Today, the imperative for change is clear – Finance and Risk integrations are high on the transformation agendas of most major global Banks. The Banks that thought strategically in the first place have made real progress and are a long way ahead and they are not looking back.
By joining forces, Finance and Risk can add value by making better decisions faster. Integration can deliver a single view of risk adjusted returns, while data transformation provides the customer with the insight necessary to drive product development. Exploiting these gains makes it possible to allocate capital more efficiently, and integrated working and a common infrastructure lead to better control and operational synergy.
The new Finance and Risk operations function will be a service provider to accountable owners of Risk, Finance and Regulatory Reporting. Additionally, the function will have the capability and infrastructure to support owners and users with insightful analytics for internal management reporting. AI will link external and internal data to drive out increased value and insight around potential risk and future performance. The function will own Finance, Risk and Regulatory Reporting processes including the associated data and system architecture. Common ownership will drive enhancement in data quality and the data the function owns and produces will be seen as the trusted source for the rest of the organisation – ‘kite marked data’. To do this Finance and Risk operations will own data definitions and data taxonomies while having at a minimum oversight of e2e data controls. The function’s processes will be primarily automated, supported by significant improvements in data quality, and automated learning will help to drive continual process improvement. Ultimately, Finance and Risk operations will sustainably and efficiently support the organisation understand risk and financial performance in a controlled manner.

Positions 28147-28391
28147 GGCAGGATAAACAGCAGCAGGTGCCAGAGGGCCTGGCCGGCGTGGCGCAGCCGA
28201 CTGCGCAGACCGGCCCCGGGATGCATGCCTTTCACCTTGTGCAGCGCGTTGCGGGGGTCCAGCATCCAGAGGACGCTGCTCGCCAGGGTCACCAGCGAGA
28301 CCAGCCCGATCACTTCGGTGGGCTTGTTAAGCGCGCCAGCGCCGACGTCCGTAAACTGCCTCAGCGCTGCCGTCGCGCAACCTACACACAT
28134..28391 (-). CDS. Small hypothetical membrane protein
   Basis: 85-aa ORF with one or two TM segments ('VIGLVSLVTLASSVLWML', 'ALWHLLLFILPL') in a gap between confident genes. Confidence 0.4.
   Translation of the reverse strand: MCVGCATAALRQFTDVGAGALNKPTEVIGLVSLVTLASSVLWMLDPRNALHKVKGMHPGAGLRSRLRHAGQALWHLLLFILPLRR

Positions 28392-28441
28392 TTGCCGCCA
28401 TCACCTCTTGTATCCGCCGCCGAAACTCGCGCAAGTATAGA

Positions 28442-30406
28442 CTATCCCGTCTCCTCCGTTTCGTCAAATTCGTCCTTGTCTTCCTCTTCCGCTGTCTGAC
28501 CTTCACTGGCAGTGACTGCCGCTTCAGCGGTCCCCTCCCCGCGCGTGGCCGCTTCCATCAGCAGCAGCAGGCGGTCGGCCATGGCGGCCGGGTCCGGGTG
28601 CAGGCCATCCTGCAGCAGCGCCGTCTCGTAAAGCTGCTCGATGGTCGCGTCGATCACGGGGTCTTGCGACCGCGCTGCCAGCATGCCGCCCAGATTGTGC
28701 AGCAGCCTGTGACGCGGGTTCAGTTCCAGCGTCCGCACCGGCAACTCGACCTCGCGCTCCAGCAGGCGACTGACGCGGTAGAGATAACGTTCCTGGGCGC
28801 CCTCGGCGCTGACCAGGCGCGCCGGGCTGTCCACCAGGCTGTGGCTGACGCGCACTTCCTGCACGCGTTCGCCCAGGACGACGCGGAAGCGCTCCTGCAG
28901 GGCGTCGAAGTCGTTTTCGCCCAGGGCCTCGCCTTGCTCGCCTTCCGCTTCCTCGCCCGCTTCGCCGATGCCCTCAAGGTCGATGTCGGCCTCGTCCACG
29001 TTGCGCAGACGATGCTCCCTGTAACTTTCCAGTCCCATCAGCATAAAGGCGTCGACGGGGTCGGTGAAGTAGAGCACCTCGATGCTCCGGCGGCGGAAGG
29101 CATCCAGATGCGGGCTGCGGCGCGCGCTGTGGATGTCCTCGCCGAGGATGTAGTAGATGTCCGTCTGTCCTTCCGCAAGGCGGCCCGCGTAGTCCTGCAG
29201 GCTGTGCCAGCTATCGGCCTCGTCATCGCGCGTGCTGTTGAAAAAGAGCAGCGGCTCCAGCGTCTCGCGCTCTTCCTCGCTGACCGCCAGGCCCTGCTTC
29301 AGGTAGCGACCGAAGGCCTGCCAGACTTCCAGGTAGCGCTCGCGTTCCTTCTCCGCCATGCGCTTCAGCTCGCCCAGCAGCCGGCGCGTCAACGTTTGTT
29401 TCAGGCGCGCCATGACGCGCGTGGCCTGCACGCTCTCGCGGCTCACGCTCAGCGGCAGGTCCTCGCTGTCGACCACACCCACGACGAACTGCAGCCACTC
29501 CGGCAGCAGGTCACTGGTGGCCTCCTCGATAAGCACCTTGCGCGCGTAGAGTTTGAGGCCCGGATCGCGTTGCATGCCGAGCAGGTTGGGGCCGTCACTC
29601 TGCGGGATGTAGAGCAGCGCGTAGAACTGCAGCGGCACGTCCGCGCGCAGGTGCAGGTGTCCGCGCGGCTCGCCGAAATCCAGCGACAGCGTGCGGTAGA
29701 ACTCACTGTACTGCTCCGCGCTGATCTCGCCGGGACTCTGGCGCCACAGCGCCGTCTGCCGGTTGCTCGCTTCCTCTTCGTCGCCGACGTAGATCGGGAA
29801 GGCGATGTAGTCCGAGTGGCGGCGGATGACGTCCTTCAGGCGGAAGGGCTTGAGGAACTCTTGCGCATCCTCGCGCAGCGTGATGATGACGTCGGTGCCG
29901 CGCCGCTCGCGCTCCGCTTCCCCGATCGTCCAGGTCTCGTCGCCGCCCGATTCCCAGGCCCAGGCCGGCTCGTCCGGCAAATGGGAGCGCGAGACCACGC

Successful transformation requires executive buy in from day one, with the C suite – especially Chief Financial Officers and Chief Risk Officers – leading the charge, acting as leaders of the Bank and partners rather than owners of their own empires. There may be stiff resistance from staff and the cultural shift required is not to be underestimated. It will take a significant shift in mindset from those accountable for effective Finance and Risk stewardship to relinquish ownership of the processes, systems and data that facilitate their decision making. Individuals and teams are wedded to existing structures and silos, so leaders will need to invest considerable energy in convincing colleagues of the need to change. Defining the exact end state for the organisation would be wrong: the rate of changes to regulation and technology makes it almost impossible. This is not a one off programme, and the speed of travel is secondary to reaching the destination.